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Andrew J. Stephenson, M.D. (RWJ)
Associate Professor of Surgery (Urology)
Case Western Reserve University School of Medicine
2009-2012 Cohort
Project Title:  “Decision Analysis Model to Facilitate Treatment Decision Making for Localized Prostate Cancer:  A Randomized Trial”

About the Project:

This project built upon Dr. Stephenson’s previous work developing nomograms to predict oncological and quality-of-life outcomes (urinary, sexual and bowel dysfunction) following definitive local therapy. 

Andrew J. Stephenson, M.D. is Chief of Urologic Oncology at Cleveland Clinic’s Glickman Urological and Kidney Institute and Associate Professor of Surgery at the Cleveland Clinic Lerner College of Medicine at Case Western Reserve University.  Dr. Stephenson graduated from Colgate University in 1993 with a Bachelor’s degree in molecular biology.  He obtained his M.D. degree from University of Western Ontario in London, Canada in 1997 and completed urology residency at McGill University in Montreal.  This was followed by fellowship training in urologic oncology and outcomes research at Memorial Sloan-Kettering Cancer Center in New York.  He joined Cleveland Clinic in 2006. 

Dr. Stephenson is board-certified in urology by the American Board of Urology and the Royal College of Physicians and Surgeons of Canada.  He has received several awards from organizations such as the Prostate Cancer Foundation, American Society of Clinical Oncology, and Society of Urologic Oncology.  He is listed as one of the Best Doctors in America.  This year, he received the Urology Teacher of the Year award from Cleveland Clinic.  He is on the editorial board for several urology journals, including Urology, and is an ad hoc reviewer for Journal of the National Cancer Institute, Journal of Clinical Oncology, and Journal of Urology.  He is a frequent invited contributor to Nature Reviews Urology.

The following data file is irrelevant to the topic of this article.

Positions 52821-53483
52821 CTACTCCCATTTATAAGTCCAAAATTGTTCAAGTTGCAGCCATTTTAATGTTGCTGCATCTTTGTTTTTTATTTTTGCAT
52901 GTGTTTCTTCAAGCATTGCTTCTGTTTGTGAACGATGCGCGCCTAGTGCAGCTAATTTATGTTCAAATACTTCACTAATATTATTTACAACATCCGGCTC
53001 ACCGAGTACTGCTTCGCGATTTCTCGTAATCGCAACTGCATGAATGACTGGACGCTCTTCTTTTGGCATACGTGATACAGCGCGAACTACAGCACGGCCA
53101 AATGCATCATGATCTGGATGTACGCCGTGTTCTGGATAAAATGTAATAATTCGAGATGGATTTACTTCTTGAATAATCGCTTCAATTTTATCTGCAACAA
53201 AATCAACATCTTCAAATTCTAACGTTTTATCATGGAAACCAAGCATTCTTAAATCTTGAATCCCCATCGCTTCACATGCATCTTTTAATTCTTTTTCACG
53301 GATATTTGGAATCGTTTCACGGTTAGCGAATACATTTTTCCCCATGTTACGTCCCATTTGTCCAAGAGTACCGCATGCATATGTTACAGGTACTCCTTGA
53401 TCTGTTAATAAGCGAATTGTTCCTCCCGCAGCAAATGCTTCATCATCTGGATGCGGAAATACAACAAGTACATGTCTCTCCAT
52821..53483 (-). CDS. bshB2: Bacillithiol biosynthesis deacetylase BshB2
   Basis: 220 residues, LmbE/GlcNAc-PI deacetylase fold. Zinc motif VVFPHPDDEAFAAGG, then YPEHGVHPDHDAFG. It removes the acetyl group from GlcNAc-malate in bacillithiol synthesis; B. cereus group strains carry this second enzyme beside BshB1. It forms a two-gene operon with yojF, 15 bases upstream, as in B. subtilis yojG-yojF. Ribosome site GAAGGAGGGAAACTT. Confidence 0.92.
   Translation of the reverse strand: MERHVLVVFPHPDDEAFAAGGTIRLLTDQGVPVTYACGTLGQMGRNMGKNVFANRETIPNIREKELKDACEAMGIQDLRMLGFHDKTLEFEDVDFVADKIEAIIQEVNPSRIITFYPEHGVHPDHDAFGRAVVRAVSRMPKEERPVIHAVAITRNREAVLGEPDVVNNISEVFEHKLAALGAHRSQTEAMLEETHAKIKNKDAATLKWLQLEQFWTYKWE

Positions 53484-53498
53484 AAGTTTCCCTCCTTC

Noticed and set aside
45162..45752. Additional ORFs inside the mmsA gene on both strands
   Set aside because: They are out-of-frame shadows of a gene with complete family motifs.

His clinical and research focus is the treatment of patients with cancers of prostate, bladder and testis. He has published over 50 articles in peer-reviewed journals since 2002 on issues related to prostate, bladder and testicular cancer, many of which have received international mainstream media attention. He has been invited to speak at several major international oncology conferences on these subjects.  His research focus is on the development of prognostic statistical models called nomograms. These prognostic models provide accurate predictions of treatment outcome for prostate cancer and are widely used for patient counseling.

For his Physician Faculty Scholar Program project entitled “Decision Model to Facilitate Treatment Decision-Making for Localized Prostate Cancer: a Randomized Trial”, Dr. Stephenson developed a Markov-based decision analysis model for patients with localized prostate cancer that considers individualized predictions of cancer outcome, treatment-related morbidity, and patient-specific utilities for important health states to facilitate treatment decision making.  The health states he assessed included living with untreated prostate cancer, erectile dysfunction, bladder dysfunction, bowel dysfunction, and cancer progression. The model  estimated the quality-adjusted survival for each treatment option (radical prostatectomy, external-beam radiotherapy, brachytherapy, and active surveillance) and recommended to the patient the treatment option that ranks first. Thus, treatment will be more accurately tailored to the specific characteristics of his cancer and his own values.  In a randomized clinical trial, he tested the hypothesis that a decision model as a supplement to standard counseling versus standard physician-patient interactions alone will lead to higher quality treatment decisions that are congruent with a patient’s values leading to reduced decisional regret, improved treatment satisfaction, reduced decisional conflict, and increased likelihood of achieving a patient’s desired health state.

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